The frequency of symptoms observed in this study is consistent with that in previous reports5 of COVID-19 among nonhospitalized patients. The person-days proportion analysis confirms that olfactory and gustatory symptoms are commonly seen in minimally symptomatic COVID-19.6 One hundred forty-six sailors (19.8%) remained asymptomatic for the duration of the study period, and this is consistent with the symptom survey results from the US Navy and Centers for Disease Control and Prevention report (18.5%),4 which also highlights the concern for enhanced asymptomatic SARS-CoV-2 transmission. Although this study is limited to the isolation group sailors during a specific period, many of the conclusions should be generalizable to the overall shipboard population.
In a confined space congregate setting with young essential workers, COVID-19 is unlikely to be clinically distinguishable from other acute respiratory illness without specific laboratory testing. Asymptomatic (and presymptomatic) spread will limit the effectiveness of symptomatic screening in the absence of other nonpharmaceutical interventions, such as testing, masking, and, as feasible, social distancing. Finally, the rapid increase in case number as incubating cases disembarked, followed by the precipitous decrease in cases, suggests that the shore-based nonpharmaceutical interventions interrupted a probable acceleration in case incidence that would have likely resulted in a substantial disease burden. Lessons learned from the USS TR COVID-19 outbreak may have applicability in other congregate settings staffed by essential workers and in understanding clinical features of the illness in younger adult populations.
Accepted for Publication: August 4, 2020.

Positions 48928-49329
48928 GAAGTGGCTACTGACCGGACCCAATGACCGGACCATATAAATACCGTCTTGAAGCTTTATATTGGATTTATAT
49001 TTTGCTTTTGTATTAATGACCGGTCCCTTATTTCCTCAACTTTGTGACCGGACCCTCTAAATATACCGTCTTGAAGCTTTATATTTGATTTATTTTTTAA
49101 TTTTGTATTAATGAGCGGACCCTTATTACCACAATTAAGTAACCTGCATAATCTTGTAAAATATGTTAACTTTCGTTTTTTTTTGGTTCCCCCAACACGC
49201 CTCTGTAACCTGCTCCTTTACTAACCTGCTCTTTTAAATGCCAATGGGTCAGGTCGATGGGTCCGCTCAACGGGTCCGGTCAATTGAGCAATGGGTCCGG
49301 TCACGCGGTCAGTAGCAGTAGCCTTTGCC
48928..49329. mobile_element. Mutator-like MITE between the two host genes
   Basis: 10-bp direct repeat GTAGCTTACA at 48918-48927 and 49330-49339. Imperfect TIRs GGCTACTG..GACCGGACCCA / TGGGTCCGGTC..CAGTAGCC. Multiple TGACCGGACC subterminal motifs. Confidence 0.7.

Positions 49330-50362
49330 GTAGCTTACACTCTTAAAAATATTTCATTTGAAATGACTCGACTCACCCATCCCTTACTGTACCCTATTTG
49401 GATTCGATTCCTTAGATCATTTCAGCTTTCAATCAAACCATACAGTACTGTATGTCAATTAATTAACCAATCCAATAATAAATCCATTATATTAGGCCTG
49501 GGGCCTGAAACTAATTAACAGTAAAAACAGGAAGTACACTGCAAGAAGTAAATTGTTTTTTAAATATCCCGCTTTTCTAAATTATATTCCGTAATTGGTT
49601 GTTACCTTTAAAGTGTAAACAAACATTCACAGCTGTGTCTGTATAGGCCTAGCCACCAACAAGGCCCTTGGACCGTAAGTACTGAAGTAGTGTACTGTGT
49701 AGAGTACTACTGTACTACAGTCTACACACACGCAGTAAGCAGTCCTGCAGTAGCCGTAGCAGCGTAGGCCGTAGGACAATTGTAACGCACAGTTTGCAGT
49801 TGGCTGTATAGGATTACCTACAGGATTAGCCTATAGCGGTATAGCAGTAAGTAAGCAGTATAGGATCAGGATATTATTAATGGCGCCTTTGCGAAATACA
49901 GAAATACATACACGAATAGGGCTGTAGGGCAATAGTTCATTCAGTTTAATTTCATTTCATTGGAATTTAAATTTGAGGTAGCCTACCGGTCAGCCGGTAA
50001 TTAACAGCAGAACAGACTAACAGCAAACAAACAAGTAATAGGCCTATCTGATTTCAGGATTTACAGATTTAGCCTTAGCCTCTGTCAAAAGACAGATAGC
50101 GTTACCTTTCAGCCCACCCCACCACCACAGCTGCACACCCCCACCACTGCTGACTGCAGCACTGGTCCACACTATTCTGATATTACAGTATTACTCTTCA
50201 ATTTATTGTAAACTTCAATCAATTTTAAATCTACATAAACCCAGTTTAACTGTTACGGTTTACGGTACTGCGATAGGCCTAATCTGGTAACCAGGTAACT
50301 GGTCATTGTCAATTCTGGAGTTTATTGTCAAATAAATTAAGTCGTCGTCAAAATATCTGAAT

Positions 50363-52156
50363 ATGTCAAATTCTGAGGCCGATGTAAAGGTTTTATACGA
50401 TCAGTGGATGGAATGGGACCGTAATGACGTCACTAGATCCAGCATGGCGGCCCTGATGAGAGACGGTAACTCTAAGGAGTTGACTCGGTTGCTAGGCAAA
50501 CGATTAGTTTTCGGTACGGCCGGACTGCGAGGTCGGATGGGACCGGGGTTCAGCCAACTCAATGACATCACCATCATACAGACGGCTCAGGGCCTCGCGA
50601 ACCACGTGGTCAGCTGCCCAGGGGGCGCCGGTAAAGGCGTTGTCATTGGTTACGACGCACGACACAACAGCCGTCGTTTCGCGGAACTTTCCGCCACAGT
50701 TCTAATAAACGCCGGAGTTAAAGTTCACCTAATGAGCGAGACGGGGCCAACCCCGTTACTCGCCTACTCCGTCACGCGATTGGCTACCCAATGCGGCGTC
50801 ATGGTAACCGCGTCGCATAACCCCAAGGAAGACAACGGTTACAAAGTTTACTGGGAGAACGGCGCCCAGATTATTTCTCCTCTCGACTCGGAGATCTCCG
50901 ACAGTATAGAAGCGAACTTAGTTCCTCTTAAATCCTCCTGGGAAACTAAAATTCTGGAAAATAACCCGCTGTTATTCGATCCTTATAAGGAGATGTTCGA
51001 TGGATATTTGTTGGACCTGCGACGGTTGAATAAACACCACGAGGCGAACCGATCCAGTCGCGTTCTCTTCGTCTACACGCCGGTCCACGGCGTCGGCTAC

Published: October 1, 2020. doi:10.1001/jamanetworkopen.2020.20981
Correction: This article was corrected on December 16, 2020, to fix the approval statement in the first sentence of the Methods section.
Open Access: This is an open access article distributed under the terms of the CC-BY License. © 2020 Alvarado GR et al. JAMA Network Open.
Corresponding Author: Gadiel R. Alvarado, DO, Infectious Disease Department, Brooke Army Medical Center, 3551 Roger Brooke Dr, Fort Sam Houston, TX 78234 (firstname.lastname@example.org).
Author Contributions: Dr Alvarado had full access to all of the data in the study and takes responsibility for the integrity of the data and the accuracy of the data analysis.
Concept and design: All authors.
Acquisition, analysis, or interpretation of data: Alvarado, Pierson, Gama, Cole, Jang.
Drafting of the manuscript: All authors.
Critical revision of the manuscript for important intellectual content: Alvarado, Pierson, Gama, Jang.
Statistical analysis: Alvarado, Pierson, Gama, Cole, Jang.
Administrative, technical, or material support: Alvarado, Teemer, Gama, Cole, Jang.
Supervision: Alvarado, Jang.
Conflict of Interest Disclosures: None reported.
Disclaimer: The views expressed herein are those of the authors and do not reflect the official policy or position of Brooke Army Medical Center, the US Army Medical Department, the US Army Office of the Surgeon General, the Department of the Army, the Department of the Air Force, the Department of the Navy, or the Department of Defense or the US Government.
Additional Contributions: Matthew Dolan, MD (Infectious Disease Department, Brooke Army Medical Center, Fort Sam Houston), reviewed the manuscript. He was not compensated for his time.